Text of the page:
It seems things before every major race tend to be very similar. I always wish I had just a little more time to train. I never feel prepared enough.
One of the difficult things about open-water swimming is that there are no guarantees. Every swimmer's worst fear is to fly halfway around the world just to sit on the beach waiting for better weather. Carbo-loading – eating lots of carbohydrates the day before the event – becomes tricky if you don't know when the big day is going to be. We call it the open-water waiting game.
The North Channel, like every major channel, holds its very own set of challenges for swimmers. The 18-mile stretch between Northern Ireland and Scotland, the North Channel is most feared for its cold temperatures; water temperatures linger around 52 degrees, and it has been swum successfully fewer than 30 times. Lion’s mane jellyfish, commonly around 10-30 feet in size, linger all over this stretch of water. While inconvenient, their stings do not tend to lead to more serious complications (or so we hope).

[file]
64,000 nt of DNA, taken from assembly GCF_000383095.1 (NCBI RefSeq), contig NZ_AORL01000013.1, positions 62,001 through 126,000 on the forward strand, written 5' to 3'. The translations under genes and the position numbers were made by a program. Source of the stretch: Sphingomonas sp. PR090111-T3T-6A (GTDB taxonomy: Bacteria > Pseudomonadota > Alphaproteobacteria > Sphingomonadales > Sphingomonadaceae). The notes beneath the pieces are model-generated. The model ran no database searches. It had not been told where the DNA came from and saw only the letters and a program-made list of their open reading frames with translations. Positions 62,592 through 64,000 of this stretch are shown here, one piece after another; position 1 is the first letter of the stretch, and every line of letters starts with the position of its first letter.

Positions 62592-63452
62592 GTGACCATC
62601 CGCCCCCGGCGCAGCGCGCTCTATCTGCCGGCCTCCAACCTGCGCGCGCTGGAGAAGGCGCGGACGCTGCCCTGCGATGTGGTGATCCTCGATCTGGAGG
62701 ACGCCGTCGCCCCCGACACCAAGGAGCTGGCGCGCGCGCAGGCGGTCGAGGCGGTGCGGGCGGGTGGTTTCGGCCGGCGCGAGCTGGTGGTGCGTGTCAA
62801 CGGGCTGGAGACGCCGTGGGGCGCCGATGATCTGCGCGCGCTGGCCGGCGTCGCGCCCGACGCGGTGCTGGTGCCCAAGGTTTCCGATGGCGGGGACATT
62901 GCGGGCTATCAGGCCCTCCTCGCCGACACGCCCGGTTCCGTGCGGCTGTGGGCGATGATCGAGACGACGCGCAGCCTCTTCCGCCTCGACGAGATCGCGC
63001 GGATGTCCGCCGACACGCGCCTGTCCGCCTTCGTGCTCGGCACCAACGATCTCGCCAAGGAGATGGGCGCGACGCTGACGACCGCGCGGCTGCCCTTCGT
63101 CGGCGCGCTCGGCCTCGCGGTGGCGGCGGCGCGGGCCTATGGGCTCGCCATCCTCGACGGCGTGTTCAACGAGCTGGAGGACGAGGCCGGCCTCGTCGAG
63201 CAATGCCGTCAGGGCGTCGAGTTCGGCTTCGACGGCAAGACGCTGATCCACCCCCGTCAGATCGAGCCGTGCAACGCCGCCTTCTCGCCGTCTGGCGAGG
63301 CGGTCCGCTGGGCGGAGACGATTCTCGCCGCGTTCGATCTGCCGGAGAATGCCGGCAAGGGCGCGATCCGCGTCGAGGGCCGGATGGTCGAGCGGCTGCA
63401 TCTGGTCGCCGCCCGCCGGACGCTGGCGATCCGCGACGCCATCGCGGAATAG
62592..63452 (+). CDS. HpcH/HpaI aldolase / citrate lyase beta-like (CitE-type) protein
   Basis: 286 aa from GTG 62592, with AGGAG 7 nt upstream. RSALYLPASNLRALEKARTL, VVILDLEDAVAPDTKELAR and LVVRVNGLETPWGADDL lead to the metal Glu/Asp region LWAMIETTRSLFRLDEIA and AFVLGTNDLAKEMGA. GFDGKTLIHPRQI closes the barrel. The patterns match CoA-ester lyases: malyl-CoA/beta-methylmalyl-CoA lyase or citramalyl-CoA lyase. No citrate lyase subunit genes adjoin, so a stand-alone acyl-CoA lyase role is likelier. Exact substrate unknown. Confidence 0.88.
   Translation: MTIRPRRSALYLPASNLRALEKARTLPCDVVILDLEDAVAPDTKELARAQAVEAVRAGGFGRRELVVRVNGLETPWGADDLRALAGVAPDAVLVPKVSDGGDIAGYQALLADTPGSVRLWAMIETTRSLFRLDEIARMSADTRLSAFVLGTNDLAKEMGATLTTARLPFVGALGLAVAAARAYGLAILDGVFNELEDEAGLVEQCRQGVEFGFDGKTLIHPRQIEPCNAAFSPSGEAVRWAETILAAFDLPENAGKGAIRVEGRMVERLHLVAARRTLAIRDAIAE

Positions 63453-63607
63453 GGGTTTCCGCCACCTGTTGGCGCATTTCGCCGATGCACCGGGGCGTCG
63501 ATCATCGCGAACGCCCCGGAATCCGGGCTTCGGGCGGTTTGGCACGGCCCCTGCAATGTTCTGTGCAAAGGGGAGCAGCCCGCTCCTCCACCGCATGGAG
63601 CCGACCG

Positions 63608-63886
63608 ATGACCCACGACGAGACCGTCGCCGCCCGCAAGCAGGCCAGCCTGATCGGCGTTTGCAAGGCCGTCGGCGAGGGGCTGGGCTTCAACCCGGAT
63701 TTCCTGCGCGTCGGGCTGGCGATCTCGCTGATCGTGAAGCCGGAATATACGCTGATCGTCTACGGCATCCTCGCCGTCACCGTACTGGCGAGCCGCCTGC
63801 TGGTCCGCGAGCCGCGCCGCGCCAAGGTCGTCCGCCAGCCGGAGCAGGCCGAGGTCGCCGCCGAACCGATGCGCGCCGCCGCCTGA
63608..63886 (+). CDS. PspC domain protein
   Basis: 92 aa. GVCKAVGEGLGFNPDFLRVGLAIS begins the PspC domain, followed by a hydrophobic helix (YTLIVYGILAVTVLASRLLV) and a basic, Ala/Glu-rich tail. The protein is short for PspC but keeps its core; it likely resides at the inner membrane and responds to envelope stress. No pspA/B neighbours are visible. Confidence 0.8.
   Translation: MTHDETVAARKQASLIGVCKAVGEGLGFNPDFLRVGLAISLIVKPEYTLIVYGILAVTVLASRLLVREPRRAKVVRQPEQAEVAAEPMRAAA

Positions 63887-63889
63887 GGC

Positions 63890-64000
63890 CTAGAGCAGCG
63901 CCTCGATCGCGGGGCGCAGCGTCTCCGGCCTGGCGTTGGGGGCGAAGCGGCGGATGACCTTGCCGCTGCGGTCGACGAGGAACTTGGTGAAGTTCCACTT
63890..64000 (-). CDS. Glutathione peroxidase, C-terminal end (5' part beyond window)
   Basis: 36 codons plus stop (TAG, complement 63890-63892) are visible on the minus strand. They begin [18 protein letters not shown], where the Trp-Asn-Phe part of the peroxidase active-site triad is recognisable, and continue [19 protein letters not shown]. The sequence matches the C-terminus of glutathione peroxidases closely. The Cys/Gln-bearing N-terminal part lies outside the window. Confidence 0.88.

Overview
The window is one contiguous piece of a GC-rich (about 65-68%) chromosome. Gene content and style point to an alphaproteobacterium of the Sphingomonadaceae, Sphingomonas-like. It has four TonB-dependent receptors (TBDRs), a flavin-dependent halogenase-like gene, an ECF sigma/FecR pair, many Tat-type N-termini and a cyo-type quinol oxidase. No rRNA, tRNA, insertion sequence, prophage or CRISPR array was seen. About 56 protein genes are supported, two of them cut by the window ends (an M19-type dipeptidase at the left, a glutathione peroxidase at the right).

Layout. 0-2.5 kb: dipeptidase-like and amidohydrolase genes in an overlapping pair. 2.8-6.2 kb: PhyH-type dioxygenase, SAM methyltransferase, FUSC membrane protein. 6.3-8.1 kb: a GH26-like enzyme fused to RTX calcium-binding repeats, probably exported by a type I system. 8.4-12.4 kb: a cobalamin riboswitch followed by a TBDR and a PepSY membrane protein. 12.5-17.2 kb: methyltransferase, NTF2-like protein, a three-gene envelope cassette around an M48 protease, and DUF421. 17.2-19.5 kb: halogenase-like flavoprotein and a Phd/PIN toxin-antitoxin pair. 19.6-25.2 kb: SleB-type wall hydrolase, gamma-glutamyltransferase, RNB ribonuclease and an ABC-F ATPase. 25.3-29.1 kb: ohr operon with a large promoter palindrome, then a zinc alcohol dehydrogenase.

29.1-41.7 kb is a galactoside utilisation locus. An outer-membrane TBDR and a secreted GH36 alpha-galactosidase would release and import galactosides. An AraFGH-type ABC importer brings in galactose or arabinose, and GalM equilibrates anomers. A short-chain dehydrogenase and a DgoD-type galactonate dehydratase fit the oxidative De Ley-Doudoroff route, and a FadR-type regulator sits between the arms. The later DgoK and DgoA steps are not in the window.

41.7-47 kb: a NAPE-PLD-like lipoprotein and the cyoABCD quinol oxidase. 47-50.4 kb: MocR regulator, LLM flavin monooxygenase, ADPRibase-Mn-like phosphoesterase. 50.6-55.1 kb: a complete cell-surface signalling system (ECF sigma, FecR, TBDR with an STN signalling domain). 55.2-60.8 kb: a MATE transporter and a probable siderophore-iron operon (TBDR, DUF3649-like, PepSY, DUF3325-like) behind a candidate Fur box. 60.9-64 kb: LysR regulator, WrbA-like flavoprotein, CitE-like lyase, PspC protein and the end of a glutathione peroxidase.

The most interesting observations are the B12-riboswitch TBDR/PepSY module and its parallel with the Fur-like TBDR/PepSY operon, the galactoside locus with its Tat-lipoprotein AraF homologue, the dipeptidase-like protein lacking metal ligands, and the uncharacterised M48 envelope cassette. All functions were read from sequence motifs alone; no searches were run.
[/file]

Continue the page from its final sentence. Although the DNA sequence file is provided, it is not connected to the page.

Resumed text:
Katie Benoit (far left) on a recent trip to Wellington Lake, Colorado, where she swam in 55-degree water. It’s all part of the preparation for her Oceans Seven swim #4, crossing the treacherous North Channel later this month. Also pictured, from left to right: open-water swimmers Cliff Crozier of Colorado and Kimberley Chambers from New Zealand, and Oceans Seven achiever Darren Miller.